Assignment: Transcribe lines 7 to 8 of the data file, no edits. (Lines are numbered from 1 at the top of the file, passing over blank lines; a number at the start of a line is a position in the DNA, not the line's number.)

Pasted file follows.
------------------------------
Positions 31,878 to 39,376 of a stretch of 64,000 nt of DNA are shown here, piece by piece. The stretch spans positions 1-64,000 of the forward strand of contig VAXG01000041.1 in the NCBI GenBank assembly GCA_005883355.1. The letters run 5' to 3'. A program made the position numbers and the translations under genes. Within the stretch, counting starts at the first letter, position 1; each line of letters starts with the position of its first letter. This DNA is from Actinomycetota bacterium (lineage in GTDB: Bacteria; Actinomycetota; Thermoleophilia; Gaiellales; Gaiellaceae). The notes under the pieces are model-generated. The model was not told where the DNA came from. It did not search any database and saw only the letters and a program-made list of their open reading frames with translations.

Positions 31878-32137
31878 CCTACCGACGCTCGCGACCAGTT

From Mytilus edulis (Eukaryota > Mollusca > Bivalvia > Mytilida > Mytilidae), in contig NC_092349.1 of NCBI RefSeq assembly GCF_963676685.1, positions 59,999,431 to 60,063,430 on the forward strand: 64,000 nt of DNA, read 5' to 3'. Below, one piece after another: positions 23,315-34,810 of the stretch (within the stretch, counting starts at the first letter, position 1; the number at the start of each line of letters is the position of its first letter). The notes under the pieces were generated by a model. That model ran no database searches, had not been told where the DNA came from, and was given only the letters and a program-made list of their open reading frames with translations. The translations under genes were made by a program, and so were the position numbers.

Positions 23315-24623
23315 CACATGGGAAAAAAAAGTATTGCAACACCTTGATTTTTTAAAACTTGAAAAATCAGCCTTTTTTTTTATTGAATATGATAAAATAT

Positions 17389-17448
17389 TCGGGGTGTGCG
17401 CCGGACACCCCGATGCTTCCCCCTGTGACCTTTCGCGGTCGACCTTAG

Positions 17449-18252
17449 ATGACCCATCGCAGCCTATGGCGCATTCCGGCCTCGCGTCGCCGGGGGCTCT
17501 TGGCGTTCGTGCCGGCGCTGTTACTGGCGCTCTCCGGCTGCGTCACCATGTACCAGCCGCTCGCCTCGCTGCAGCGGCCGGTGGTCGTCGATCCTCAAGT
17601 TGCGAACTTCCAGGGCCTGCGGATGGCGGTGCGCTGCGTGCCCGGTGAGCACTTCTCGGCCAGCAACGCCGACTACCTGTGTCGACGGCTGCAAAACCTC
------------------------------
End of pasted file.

Positions 17389-17448
17389 TCGGGGTGTGCG